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Re: E-M:/ Impact of sewer on freshwater, inland lakes?
- Subject: Re: E-M:/ Impact of sewer on freshwater, inland lakes?
- From: Cubbagec@aol.com
- Date: Sun, 3 Nov 2002 20:56:26 EST
- Delivered-To: email@example.com
- Delivered-To: firstname.lastname@example.org
- List-Name: Enviro-Mich
- Reply-To: Cubbagec@aol.com
My guess is that the impact will depend a great deal on the flushing rate and configuration of the lake, its inlets, outlets and its participation in regional groundwater flow, etc. In general, the impact will likely be small, especially at first. The phosphorus that is in the lake, unlike the N is likely to be tied up in sediments and will not rapidly be removed unless there is some through-put washing it "downstream" if that is part of the "system". Additionally, the input of homo sapien likely took decades to accumulate and will likely continue to flow to the lake via runoff from the surrounding watershed (depending on the activities, etc,) and via groundwater flow that has already left the tile fields and drywells and are moving toward the lake from lawns, septic systems, etc.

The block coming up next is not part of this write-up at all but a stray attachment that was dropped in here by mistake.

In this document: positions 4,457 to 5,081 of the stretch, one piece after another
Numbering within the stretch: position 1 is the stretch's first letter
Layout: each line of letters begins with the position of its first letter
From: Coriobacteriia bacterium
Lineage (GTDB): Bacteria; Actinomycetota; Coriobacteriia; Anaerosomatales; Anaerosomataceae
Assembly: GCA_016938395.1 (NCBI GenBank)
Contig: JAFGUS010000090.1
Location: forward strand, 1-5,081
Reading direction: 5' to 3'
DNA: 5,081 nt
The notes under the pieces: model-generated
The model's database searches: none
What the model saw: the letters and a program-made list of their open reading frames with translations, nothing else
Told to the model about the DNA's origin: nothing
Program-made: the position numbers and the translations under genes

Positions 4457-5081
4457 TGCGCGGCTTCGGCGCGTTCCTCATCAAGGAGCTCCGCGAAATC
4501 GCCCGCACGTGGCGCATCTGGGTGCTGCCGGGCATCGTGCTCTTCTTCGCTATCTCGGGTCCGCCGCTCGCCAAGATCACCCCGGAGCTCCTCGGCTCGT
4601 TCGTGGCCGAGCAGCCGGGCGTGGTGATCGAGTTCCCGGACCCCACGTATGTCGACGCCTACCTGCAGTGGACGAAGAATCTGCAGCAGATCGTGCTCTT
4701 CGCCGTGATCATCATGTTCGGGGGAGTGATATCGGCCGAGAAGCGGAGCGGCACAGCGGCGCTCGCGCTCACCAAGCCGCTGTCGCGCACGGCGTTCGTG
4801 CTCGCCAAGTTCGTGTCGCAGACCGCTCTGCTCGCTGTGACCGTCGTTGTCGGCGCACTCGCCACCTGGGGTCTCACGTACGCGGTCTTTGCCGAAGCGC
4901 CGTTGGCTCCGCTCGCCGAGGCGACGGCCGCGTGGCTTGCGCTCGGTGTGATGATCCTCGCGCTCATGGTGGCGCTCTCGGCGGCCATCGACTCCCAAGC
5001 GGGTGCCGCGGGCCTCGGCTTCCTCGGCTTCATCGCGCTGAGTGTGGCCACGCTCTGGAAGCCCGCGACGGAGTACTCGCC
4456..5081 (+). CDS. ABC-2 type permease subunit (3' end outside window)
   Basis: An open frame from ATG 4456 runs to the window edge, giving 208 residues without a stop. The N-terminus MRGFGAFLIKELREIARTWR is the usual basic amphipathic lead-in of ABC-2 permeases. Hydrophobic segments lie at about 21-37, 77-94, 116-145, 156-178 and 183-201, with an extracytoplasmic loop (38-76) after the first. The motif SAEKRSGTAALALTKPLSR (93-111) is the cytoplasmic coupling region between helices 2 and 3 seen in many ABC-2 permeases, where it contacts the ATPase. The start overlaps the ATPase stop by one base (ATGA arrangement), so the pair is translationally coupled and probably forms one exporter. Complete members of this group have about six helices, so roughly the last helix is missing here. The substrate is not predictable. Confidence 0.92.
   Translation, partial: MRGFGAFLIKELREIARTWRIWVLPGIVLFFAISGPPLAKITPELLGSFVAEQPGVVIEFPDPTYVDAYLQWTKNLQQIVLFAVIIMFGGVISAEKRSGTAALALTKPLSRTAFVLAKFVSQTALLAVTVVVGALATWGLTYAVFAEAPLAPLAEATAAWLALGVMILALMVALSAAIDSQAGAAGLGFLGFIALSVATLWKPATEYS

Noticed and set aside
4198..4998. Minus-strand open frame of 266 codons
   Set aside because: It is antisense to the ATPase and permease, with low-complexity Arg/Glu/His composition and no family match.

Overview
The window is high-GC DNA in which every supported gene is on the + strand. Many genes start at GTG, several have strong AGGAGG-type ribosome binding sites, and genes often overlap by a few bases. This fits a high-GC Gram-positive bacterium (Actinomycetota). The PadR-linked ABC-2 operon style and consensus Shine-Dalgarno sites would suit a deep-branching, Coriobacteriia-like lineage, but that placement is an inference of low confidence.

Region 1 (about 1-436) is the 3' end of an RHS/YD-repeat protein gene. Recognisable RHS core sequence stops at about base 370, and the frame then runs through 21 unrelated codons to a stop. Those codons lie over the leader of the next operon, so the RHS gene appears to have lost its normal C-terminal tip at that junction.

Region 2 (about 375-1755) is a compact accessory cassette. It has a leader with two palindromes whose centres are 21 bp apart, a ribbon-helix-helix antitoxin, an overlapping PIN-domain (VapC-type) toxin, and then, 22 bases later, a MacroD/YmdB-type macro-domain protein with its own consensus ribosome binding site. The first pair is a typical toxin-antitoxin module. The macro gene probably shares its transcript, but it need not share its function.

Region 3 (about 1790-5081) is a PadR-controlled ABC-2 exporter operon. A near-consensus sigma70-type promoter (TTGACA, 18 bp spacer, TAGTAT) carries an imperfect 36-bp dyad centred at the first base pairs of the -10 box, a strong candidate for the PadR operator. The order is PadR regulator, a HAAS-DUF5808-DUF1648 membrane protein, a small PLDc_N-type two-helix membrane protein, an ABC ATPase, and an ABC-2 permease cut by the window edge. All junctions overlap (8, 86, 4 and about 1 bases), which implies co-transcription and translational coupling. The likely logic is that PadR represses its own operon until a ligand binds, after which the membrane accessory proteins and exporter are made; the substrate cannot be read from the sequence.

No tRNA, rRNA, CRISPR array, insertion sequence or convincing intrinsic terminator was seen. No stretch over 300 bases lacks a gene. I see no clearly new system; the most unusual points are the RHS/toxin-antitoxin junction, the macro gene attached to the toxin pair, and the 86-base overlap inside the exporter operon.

This is just a "quickie" version to get you thinking about the input activities that led to the problem of nutrient enrichment in the first place. The answers will be very site specific, however.
One of the most knowledgeable people I know is Dr. Wally Fusilier. He will be happy to talk to you, I would guess. He studies 75 or more lakes per year and is most likely the one to have seen the effects. I will send you his phone number under separate email.